Markets cling to belief in US debt deal

Associated Press

LONDON (AP) — Financial markets clung to the hope that the U.S. will avoid a default, even though a deadline to raise the country's debt ceiling is just hours away.

Though stocks edged lower Wednesday in Europe, they rose on Wall Street — which recovered from the previous day's losses, when investors were spooked by a series of dramatic twists. Republicans in the House of Representatives abandoned a vote to temporarily increase the debt ceiling and Fitch warned that it could strip the U.S. of its triple-A rating even if a deal is cobbled together in time.

Unless Congress acts by Thursday, the government will lose its ability to borrow and will be required to meet its obligations by relying on cash in hand and incoming tax receipts. That could mean the U.S. is unable to repay holders of Treasury bills that mature in coming days, or that it could miss interest payments on longer-dated Treasurys, and would be in default on its debt.

Investors have been remarkably sanguine in recent days as they seem to expect a deal will eventually be agreed between Republicans in Congress and the White House.

"The financial markets continue to buy into claims on Capitol Hill that a deal on the debt ceiling will be done before tomorrow's deadline," said Craig Erlam, market analyst at Alpari.

In Europe, the FTSE 100 index of leading British shares was down 0.2 percent at 6,536.14 while Germany's DAX fell 0.1 percent to 8,799.99. The CAC-40 in France was 0.6 percent lower at 4,228.62.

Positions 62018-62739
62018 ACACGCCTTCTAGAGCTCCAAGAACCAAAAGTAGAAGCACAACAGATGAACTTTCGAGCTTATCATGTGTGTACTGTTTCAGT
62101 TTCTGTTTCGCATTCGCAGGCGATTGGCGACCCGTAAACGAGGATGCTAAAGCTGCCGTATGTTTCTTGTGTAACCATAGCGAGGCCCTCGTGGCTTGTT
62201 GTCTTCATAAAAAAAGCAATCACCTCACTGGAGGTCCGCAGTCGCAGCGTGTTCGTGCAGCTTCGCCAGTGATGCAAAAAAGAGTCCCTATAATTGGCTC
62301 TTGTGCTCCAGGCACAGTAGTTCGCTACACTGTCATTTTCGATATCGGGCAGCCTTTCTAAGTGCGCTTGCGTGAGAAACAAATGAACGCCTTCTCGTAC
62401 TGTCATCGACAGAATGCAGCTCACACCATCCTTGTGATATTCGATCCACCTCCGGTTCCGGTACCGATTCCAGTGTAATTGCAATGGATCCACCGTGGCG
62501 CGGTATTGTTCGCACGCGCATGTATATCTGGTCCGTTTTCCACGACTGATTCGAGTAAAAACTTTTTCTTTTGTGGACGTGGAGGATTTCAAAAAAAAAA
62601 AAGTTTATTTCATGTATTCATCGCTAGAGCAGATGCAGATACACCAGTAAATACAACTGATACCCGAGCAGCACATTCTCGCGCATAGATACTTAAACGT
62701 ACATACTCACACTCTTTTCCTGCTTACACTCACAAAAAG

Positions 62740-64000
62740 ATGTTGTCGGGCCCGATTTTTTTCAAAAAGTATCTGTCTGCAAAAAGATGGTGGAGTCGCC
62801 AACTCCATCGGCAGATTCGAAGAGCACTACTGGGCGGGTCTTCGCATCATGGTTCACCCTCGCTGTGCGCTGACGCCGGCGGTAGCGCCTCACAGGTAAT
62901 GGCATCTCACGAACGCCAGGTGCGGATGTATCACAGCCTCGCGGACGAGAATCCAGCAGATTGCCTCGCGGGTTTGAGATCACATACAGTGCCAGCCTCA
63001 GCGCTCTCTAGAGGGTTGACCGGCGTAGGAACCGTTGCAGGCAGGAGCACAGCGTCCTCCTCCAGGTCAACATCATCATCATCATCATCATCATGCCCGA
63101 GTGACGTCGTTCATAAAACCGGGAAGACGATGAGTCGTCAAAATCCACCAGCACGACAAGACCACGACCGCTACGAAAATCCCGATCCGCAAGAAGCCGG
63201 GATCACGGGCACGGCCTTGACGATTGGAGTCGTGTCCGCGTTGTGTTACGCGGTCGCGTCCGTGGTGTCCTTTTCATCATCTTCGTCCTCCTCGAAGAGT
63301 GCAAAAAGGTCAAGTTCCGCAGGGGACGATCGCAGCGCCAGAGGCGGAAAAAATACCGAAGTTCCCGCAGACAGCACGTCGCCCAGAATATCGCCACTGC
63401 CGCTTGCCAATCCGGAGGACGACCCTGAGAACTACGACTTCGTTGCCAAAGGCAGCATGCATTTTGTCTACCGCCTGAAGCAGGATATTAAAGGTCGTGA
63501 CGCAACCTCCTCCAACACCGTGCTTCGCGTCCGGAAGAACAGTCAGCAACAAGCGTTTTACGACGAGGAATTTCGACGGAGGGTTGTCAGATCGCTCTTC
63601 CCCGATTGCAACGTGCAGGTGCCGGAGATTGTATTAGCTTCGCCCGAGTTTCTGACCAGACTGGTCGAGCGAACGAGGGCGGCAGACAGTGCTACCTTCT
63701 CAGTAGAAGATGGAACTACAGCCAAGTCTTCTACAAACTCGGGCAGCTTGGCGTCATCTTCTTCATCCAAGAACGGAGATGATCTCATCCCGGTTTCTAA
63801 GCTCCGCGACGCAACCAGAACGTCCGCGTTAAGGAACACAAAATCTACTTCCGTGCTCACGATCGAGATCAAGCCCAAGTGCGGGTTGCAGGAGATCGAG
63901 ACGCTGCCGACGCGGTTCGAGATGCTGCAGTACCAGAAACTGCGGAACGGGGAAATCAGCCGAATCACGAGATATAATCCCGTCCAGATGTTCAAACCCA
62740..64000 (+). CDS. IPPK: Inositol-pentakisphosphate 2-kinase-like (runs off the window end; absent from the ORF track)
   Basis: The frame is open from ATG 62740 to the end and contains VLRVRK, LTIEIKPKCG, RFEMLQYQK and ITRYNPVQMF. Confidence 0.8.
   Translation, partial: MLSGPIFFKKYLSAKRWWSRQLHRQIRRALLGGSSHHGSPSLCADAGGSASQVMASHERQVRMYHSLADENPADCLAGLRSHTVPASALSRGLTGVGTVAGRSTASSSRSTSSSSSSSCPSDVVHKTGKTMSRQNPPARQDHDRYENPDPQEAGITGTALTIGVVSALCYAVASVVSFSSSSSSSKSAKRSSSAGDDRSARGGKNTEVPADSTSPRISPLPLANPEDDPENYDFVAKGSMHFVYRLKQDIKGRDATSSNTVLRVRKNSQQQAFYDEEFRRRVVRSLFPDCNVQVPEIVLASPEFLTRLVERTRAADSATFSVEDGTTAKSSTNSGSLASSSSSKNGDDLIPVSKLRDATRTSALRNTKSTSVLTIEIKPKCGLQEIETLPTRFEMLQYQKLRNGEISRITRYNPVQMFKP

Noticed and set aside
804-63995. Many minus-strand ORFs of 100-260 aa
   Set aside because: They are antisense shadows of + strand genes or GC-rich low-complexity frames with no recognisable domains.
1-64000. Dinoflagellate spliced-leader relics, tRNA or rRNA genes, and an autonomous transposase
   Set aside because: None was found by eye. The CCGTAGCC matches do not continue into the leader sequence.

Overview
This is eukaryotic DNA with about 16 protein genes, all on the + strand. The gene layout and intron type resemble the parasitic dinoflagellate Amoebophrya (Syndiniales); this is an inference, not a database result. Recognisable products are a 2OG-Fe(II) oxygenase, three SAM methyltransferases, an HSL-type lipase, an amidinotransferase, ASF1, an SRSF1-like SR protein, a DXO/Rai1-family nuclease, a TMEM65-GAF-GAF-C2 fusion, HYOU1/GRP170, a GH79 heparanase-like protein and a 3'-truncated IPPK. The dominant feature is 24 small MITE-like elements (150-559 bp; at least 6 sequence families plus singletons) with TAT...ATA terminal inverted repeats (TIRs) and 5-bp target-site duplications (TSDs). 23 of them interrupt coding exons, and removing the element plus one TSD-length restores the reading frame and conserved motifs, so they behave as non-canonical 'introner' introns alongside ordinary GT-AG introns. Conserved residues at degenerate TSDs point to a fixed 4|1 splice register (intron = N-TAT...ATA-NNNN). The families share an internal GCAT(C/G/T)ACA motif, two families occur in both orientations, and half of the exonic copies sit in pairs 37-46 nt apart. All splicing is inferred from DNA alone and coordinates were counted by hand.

Wall Street opened higher, with the Dow up 1.2 percent at 15,351 and the broader S&P 500 advancing the same rate to 1,718.

The Senate now appears to have retaken the initiative in trying to forge a deal. The expectation in the markets is the Senate will agree on a deal and send it to the House, where Republicans will have to make a decision that could seriously impact both their political futures as well as the wider economy.

Analysts said trading through the day could be choppy and nervous, especially if a deal is not forthcoming. In Europe, that could mean some volatility towards the end of the session.

"Providing there are no further developments by then, an aggressive sell in late afternoon trading could well take place," said Alastair McCaig, market analyst at IG.

Earlier in Asia, Japan's Nikkei 225 rose 0.2 percent to close at 14,467.14 while Hong Kong's Hang Seng dropped 0.5 percent to 23,228.33. China's Shanghai Composite fell 1.8 percent to 2,193.07. Australia's S&P/ASX 200 added 0.1 percent to 5,262.91.

The mood outside stock markets was fairly cautious, too. Among currencies, the euro was flat at $1.3523 while the dollar rose 0.7 percent to 98.83 yen. In the oil markets, a barrel of benchmark New York crude was up 60 cents at $101.81 a barrel.